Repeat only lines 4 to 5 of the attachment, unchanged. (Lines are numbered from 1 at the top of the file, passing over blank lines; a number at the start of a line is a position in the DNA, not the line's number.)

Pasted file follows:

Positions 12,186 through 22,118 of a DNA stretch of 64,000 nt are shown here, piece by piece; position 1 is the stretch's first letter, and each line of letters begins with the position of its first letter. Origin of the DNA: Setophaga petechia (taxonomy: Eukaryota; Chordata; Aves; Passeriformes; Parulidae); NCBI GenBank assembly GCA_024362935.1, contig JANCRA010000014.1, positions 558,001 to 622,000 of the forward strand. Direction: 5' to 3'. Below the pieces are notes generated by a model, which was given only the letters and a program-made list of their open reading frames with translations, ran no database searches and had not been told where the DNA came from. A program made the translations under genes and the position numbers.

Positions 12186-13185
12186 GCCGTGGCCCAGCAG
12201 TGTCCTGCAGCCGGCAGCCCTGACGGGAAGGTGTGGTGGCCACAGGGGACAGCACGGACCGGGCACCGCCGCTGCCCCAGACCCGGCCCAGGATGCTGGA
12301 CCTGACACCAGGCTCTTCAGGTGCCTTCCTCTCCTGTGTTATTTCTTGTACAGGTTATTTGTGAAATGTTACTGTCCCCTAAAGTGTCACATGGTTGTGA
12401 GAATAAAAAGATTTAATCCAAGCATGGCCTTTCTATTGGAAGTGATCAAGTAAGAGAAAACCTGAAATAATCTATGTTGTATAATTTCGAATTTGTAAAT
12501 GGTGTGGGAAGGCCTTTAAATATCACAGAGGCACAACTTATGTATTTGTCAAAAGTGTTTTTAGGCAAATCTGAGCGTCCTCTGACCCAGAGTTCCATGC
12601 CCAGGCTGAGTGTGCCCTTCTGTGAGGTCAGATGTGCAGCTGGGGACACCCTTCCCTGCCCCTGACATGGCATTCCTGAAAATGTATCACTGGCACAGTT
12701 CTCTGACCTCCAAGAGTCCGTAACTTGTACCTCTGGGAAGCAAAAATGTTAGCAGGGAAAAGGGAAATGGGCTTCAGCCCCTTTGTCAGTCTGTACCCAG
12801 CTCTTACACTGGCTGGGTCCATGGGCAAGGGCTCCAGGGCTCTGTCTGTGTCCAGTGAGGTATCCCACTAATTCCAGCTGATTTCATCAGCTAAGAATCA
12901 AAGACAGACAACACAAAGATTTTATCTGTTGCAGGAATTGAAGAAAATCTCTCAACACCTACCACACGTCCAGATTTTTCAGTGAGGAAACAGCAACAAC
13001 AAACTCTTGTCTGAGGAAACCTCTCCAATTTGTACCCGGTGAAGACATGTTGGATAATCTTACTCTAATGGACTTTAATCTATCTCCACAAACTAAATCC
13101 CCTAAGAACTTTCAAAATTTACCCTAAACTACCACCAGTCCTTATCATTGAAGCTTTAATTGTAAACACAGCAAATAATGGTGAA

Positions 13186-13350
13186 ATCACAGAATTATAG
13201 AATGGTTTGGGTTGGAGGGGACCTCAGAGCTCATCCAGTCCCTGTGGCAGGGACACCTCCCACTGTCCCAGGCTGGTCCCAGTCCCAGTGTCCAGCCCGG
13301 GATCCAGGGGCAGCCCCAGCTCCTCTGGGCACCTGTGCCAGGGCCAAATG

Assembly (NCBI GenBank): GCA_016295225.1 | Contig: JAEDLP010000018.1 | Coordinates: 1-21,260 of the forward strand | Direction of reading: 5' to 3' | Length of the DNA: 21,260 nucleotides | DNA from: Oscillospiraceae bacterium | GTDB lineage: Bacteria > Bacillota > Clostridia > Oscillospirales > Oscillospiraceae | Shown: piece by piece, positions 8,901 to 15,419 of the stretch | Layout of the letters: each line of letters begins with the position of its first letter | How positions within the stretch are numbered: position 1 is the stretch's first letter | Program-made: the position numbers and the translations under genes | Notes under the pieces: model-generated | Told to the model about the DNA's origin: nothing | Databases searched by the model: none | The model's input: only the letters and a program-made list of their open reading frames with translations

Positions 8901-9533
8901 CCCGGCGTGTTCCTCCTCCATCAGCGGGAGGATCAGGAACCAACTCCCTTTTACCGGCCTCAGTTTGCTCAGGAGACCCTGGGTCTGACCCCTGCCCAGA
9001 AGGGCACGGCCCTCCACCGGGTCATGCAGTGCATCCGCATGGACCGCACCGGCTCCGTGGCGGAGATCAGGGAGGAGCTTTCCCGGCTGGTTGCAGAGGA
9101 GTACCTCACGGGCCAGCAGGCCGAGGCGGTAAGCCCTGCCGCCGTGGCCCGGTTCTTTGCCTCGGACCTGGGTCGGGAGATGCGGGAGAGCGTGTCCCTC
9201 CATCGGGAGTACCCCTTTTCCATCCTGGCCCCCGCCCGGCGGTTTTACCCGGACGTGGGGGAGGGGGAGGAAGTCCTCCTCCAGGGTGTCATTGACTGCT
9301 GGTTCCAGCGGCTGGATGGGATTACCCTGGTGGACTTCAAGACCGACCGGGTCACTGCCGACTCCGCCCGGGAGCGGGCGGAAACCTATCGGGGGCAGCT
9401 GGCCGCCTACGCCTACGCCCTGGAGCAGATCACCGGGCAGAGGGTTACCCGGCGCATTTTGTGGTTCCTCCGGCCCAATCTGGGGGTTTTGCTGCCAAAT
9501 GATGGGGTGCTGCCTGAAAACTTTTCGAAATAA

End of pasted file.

12201 TGTCCTGCAGCCGGCAGCCCTGACGGGAAGGTGTGGTGGCCACAGGGGACAGCACGGACCGGGCACCGCCGCTGCCCCAGACCCGGCCCAGGATGCTGGA
12301 CCTGACACCAGGCTCTTCAGGTGCCTTCCTCTCCTGTGTTATTTCTTGTACAGGTTATTTGTGAAATGTTACTGTCCCCTAAAGTGTCACATGGTTGTGA